Mobility: 5 trends observed at Movin’On
Movin’On, the summit on sustainable mobility organised by Michelin, was held in Montreal from 30 May to 1 June. Among those present were Sébastien Personnic, development and partnerships project manager for the iD4CAR cluster, and Roland Delicado, in charge of following the inOut experiments in Greater Rennes. These ‘special correspondents’ told us about a few of the trends they observed during this international event on the subject of new mobilities.
Data aggregation, the key to new modes of mobility
With a backdrop of artificial intelligence and big data, one of the leading trends noticed by Sébastien Personnic was the aim of leading transport organisations to provide ‘total’ mobility platforms: this is not only Uber’s goal, which wants to unite different transport options via its application, but also that of SNCF, as Guillaume Pépy confirmed during Movin’On, when he announced the forthcoming launch of a global mobility app.
‘Customise’ mobility services to make them more accessible
Though there was much talk about multimodal options, Sébastien Personnic remarked that discussions at Movin’On placed traveller experiences at the centre of reflections on technological matters, on the basis that ‘a resident in a retirement home does not need the same mobility solutions as a student on campus’. As a symbol of this ambition to design objects and mobility services adapted to all users, the ‘universal seated personal transporter’ by Nino Robotics won the Movin’On start-up challenge. This electric vehicle invented by Pierre Bardina, who is quadriplegic following a diving accident, has a futuristic look and applies the user’s centre of gravity to go backwards and forwards.
Will tomorrow’s mobility be frugal?
Accessible, multimodal and… frugal, is this the definition of tomorrow’s mobility? Together with Accenture, which organised the workshop dedicated to this topic, Roland Delicado explored the concept and applications of frugal mobility. The creed is ‘do more with less’, while combining the current environmental requirements and economic reality. When applied to mobility, the concept could be conveyed by a change in the modal split of travel, greater use of Open Source, increased usage of active modes, etc. For more information, consult the Fabrique des Mobilités wiki article.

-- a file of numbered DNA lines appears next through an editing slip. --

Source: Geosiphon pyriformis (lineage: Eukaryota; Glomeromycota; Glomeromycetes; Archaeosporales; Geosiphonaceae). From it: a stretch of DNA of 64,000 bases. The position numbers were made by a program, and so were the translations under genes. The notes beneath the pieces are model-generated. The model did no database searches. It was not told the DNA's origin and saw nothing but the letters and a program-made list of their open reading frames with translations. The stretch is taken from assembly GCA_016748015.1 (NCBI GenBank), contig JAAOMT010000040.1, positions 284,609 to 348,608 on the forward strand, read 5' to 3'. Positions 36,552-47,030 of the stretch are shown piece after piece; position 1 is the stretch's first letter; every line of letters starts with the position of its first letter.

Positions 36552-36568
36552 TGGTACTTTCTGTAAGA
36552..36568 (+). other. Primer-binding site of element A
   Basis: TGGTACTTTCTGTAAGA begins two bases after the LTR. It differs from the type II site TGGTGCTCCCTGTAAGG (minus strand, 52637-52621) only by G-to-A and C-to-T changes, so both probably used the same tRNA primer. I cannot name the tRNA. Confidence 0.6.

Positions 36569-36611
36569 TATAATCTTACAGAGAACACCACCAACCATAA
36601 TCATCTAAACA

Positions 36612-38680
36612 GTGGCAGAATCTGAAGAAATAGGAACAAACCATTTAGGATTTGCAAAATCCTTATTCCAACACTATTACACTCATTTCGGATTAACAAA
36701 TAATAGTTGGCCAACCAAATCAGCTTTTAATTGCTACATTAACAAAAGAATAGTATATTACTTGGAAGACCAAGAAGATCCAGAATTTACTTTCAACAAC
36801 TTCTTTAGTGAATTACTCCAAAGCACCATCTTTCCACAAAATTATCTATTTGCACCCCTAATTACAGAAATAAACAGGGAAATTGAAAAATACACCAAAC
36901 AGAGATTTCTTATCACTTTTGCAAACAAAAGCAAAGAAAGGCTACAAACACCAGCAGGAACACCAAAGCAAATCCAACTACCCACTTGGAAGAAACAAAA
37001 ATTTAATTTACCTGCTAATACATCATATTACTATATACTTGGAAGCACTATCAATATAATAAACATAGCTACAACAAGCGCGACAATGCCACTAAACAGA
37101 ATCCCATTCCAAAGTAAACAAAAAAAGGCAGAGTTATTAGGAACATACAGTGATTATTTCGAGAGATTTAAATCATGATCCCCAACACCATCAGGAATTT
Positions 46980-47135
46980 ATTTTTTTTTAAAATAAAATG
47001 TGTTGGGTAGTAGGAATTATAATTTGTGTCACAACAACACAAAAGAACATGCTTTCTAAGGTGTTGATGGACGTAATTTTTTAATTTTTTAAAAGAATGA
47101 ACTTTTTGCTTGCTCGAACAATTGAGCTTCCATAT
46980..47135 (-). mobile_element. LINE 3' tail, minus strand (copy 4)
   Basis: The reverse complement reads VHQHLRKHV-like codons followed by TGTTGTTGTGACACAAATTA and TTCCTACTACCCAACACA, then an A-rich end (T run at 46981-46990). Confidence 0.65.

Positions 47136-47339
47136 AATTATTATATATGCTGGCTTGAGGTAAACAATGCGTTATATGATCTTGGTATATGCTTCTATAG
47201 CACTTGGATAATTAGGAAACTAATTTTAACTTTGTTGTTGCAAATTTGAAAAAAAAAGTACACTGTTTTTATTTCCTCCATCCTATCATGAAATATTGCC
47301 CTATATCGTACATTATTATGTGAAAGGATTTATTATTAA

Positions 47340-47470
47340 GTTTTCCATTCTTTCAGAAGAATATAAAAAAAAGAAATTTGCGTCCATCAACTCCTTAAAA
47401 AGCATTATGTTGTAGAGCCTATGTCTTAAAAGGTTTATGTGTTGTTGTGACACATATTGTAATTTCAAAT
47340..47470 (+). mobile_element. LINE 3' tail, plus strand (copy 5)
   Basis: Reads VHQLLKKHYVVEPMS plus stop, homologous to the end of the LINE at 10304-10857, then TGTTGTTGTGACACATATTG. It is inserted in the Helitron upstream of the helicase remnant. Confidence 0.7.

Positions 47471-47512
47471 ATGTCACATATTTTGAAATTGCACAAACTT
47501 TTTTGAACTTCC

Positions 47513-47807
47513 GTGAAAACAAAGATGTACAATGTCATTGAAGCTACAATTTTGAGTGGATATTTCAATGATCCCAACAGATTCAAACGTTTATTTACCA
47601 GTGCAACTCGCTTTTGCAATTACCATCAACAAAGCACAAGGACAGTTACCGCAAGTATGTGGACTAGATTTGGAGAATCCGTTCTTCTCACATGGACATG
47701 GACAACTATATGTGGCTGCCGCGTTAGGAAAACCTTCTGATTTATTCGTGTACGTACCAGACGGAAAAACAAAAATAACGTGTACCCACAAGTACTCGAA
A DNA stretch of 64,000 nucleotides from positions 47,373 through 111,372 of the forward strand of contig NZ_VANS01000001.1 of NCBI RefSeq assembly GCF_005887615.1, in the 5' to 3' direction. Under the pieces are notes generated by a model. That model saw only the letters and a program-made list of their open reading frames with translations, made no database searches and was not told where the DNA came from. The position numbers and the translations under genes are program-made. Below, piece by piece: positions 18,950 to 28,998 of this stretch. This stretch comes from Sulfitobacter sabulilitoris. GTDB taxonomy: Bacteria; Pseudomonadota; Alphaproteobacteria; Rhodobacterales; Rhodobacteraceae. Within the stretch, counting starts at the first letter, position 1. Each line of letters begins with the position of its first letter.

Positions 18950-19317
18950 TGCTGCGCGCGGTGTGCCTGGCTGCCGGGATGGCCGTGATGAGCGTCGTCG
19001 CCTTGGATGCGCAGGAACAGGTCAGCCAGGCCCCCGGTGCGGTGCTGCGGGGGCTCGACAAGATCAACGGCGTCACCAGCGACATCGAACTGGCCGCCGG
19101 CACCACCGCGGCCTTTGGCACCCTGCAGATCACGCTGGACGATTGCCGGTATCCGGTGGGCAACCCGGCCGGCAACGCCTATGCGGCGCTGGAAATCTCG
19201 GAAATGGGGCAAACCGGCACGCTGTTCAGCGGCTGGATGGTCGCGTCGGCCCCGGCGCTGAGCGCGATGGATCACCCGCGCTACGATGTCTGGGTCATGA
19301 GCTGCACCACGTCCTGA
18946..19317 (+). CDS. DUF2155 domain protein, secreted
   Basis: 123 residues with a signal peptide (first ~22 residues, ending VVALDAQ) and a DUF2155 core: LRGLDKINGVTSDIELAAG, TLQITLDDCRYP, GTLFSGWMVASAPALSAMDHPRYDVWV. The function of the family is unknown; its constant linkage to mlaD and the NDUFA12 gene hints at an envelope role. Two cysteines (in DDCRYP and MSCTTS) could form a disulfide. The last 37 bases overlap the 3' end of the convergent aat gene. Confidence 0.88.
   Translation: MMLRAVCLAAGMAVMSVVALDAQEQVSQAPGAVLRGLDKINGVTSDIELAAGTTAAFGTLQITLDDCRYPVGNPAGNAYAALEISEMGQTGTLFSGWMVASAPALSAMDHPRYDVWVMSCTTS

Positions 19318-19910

From carpooler to delivery person?
What if the scene of urban logistics was soon to be revolutionised by carpoolers and individuals? At Movin’On, Roland Delicado discovered Cocolis, a start-up that puts individuals who have spare room in their vehicle in contact with other people who need to transport heavy or bulky objects. Then there is You2You, which helps players in e-commerce and local shops with their last mile deliveries by relying on a community of thousands of individuals who collect the packages and deliver them while travelling on their daily journeys.
This is besides the freight tricycles and other cargo bikes used by professionals, which could shake up how bulky items are transported in some town centres, such as Rennes or Berlin.
Could river transport reduce congestion in tomorrow’s towns?
Having already caught everyone’s attention at the Viva Tech Fair, the flying water-taxis by the SeaBubbles two-person team of French navigators won the Movin’On start-up challenge jointly with Nino Robotics. Though the trials were carried out on the Seine only a few weeks ago, pre-orders for these futuristic devices have been launched and a production unit should soon be in operation in Marseille. These inventors are promising ‘zero noise, zero waves, zero emissions’. Still within the world of water, the Nantes-based company Zéphyr et Borée presented a project for a hybrid sail/engine cargo vessel in Montreal, while Neoline revealed its project for a ‘zero emissions’ ro-ro ship. These are some of the environmental and economic solutions for maritime goods transport, due to the almost complete disappearance of fuel.
And there’s more…
- Roland Delicado and Sébastien Personnic met up with MyBus and Velco during Movin’On; these two start-ups are involved in the experiments for inOut. At this event, MyBus presented its mobile transport tickets (m-tickets) and its real-time information solutions for public transport, and Velco presented its connected handlebar for bikes and accessories for intelligent navigation.
- We have encountered holograms at events, but now congresses have a remote-controlled gyropod with a digital tablet for a head. Thus, participants were able to meet ‘BibBot’ among the aisles at Movin’On; this semi-virtual visitor made it possible to attend the summit on sustainable mobility from all four corners of the earth… without leaving home.
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Call for experimentation
The kick-off for a call for experimentation from companies and start-ups is set for March 2017. It will enable new procedures to be tested throughout the territory of Rennes from autumn 2017 onwards.